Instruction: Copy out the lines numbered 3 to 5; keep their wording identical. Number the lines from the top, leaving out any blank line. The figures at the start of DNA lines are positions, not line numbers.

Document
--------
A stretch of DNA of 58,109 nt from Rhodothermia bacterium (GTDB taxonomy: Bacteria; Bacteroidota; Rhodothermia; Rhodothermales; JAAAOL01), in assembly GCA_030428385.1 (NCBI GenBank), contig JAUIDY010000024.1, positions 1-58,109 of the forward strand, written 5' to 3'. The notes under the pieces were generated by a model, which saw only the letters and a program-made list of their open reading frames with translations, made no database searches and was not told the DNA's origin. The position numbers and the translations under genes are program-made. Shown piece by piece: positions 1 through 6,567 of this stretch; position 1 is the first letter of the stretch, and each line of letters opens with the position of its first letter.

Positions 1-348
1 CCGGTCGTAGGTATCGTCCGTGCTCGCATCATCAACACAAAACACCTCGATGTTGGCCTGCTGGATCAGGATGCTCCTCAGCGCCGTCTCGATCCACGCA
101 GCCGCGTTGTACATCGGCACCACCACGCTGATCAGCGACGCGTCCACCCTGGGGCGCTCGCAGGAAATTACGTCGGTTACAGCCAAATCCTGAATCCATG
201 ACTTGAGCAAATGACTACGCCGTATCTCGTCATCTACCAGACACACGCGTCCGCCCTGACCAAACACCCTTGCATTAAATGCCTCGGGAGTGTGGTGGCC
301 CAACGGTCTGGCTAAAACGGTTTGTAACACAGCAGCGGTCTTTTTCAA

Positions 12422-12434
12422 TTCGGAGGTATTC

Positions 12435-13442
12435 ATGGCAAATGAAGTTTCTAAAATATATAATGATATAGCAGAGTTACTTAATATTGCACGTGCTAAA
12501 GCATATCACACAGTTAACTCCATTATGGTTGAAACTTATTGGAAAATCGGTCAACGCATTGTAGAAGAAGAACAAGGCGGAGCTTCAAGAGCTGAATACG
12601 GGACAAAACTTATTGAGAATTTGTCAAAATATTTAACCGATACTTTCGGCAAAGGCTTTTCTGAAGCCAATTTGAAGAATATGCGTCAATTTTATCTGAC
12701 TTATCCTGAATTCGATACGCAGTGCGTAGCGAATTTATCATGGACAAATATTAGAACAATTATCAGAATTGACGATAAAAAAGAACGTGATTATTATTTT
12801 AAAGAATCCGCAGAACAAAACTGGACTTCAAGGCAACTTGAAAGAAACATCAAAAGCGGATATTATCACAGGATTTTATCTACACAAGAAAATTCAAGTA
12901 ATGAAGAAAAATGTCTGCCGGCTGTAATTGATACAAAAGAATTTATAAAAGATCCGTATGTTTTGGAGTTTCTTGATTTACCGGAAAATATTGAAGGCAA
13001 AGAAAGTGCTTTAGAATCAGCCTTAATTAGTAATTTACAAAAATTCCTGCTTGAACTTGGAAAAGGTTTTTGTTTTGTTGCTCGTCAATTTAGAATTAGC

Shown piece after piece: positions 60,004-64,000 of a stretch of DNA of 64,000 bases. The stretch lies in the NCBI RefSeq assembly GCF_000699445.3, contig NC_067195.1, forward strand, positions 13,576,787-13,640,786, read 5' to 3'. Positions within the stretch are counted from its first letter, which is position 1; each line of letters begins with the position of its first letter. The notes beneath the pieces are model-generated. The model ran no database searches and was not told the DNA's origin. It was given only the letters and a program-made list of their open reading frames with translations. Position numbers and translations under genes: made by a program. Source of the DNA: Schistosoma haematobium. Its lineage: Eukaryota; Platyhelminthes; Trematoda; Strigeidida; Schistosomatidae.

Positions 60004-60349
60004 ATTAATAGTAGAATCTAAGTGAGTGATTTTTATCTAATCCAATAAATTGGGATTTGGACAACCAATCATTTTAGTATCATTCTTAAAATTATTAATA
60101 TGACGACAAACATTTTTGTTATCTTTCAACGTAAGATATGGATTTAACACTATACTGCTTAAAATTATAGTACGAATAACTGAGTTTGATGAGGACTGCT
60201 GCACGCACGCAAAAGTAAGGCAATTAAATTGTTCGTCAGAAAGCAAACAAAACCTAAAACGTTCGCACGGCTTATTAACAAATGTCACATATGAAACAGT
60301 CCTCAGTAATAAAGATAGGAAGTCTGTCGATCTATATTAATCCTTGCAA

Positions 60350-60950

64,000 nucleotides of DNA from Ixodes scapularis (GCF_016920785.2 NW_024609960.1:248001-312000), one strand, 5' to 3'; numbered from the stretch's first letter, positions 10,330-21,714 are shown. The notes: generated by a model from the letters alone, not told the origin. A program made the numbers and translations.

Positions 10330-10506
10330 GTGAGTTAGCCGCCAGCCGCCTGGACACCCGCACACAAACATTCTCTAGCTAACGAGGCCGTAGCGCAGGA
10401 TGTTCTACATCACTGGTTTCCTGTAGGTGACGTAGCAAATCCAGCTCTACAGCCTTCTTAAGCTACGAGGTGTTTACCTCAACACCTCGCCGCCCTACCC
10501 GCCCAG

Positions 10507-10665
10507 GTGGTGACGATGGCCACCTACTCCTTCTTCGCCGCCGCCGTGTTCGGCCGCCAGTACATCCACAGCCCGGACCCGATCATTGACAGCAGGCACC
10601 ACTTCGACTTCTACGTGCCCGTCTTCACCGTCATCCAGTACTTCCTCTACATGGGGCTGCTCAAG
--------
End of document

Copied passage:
1 CCGGTCGTAGGTATCGTCCGTGCTCGCATCATCAACACAAAACACCTCGATGTTGGCCTGCTGGATCAGGATGCTCCTCAGCGCCGTCTCGATCCACGCA
101 GCCGCGTTGTACATCGGCACCACCACGCTGATCAGCGACGCGTCCACCCTGGGGCGCTCGCAGGAAATTACGTCGGTTACAGCCAAATCCTGAATCCATG
201 ACTTGAGCAAATGACTACGCCGTATCTCGTCATCTACCAGACACACGCGTCCGCCCTGACCAAACACCCTTGCATTAAATGCCTCGGGAGTGTGGTGGCC